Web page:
July 15, 2024

NFL ordered to pay more than $4.7 billion in ‘Sunday Ticket’ lawsuit, plus ranking top 20 tight ends for 2024


Welcome to Friday, football fans! It’s Tyler Sullivan here lending a helping hand with the Pick Six newsletter as our buddy John Breech takes some much-deserved time off and prepares for the countless kicking battles that await us when training camps open up in about a month. 

Even with this being the dead period on the NFL calendar, there’s plenty of news that we need to get to, so we won’t waste too much time and simply roll out what you need to know before we all enjoy the weekend. First, we ask you to subscribe to the newsletter right here and make sure to tell your friends to join as well. 

1. NFL ordered to pay more than $4.7 billion in ‘Sunday Ticket’ class-action lawsuit


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If you’ve purchased a “Sunday Ticket” package, you may want to listen up. On Thursday, a federal judge ordered the NFL to pay $4.7 billion in residential class damages and $96 million in commercial class damage in what has become known as the “Sunday Ticket” case. 

This class-action lawsuit has been making its way through the courts dating nearly a decade when the case was originally filed in 2015. To break it down in simple terms, the plaintiffs have argued that the NFL worked together with its network partners to inflate the price of “Sunday Ticket,” which would violate antitrust laws. 

After this loss in court, the NFL announced that it would appeal the decision. Per ESPN, there will be a hearing on July 31 for post-trial motions, including one to set aside the verdict.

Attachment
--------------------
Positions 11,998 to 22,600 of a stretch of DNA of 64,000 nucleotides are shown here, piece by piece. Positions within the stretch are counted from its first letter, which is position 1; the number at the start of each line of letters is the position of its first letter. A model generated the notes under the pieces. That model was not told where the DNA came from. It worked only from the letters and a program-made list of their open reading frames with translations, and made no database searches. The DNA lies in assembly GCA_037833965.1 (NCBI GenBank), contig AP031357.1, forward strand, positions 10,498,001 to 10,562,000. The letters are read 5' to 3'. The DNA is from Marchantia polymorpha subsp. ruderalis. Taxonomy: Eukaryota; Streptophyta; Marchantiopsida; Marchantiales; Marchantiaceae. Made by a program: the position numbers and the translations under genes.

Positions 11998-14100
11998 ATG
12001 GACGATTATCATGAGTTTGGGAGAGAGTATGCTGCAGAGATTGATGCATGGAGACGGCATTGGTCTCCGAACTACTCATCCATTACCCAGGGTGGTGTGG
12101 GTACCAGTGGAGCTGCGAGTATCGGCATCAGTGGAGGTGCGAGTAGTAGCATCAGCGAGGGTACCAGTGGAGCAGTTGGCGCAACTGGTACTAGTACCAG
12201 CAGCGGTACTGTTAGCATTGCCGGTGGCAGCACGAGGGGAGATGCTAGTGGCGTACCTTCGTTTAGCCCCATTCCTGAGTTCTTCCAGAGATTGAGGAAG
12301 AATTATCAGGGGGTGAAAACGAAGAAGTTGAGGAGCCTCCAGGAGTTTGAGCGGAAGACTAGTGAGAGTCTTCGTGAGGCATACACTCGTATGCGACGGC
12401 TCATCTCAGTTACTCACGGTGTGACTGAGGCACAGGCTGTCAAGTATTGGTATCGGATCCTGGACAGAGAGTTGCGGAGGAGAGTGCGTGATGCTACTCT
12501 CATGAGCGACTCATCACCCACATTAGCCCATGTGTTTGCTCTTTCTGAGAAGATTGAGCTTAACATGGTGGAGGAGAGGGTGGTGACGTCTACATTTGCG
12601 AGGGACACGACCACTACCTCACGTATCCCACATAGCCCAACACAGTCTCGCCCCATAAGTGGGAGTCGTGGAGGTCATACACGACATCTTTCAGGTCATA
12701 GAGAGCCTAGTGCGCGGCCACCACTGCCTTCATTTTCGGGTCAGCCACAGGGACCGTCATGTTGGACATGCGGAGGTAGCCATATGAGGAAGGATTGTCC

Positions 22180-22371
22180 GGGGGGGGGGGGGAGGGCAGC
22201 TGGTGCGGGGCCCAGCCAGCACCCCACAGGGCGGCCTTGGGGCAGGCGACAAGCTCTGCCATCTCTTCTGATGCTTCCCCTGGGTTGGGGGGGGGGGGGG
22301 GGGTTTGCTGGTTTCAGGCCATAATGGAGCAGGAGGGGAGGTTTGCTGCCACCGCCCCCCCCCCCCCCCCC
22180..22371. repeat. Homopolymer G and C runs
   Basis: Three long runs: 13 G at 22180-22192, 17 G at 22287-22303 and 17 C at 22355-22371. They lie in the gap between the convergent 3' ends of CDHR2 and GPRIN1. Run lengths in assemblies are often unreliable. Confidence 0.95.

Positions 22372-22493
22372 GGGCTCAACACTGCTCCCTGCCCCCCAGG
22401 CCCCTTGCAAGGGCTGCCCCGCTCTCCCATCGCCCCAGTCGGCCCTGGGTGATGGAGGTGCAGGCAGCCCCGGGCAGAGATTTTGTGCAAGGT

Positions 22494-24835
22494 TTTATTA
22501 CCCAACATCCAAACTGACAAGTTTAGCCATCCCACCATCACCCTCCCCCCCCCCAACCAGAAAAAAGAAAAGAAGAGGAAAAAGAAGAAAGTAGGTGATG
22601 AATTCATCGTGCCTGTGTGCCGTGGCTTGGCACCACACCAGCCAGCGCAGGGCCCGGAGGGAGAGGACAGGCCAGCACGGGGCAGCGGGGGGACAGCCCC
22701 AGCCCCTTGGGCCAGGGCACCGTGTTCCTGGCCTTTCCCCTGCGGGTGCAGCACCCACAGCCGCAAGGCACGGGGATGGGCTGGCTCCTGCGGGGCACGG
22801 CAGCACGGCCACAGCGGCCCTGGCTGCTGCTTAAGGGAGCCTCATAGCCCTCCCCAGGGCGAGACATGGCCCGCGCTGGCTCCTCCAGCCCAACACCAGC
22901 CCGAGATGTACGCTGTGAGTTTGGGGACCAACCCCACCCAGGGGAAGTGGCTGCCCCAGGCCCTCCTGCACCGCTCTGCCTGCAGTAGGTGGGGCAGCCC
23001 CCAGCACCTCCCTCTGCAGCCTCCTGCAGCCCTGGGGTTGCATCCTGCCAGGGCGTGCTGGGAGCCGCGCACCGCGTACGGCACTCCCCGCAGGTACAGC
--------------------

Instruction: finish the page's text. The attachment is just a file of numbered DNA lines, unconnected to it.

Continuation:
“We are disappointed with the jury’s verdict today in the NFL Sunday Ticket class action lawsuit,” the league said in a statement. “We continue to believe that our media distribution strategy, which features all NFL games broadcast on free over-the-air television in the markets of the participating teams and national distribution of our most popular games, supplemented by many additional choices including RedZone, Sunday Ticket, and NFL+, is by far the most fan friendly distribution model in all of sports and entertainment. We will certainly contest this decision as we believe that the class action claims in this case are baseless and without merit. We thank the jury for their time and service and for the guidance and oversight from Judge Gutierrez throughout the trial.”

According to the Associated Press, this case covers every residential and commercial customer who subscribed to “Sunday Ticket” between 2012 and 2022, putting the class-action number at roughly 2.5 million people. 

2. Puka Nacua recaps historic rookie season with Rams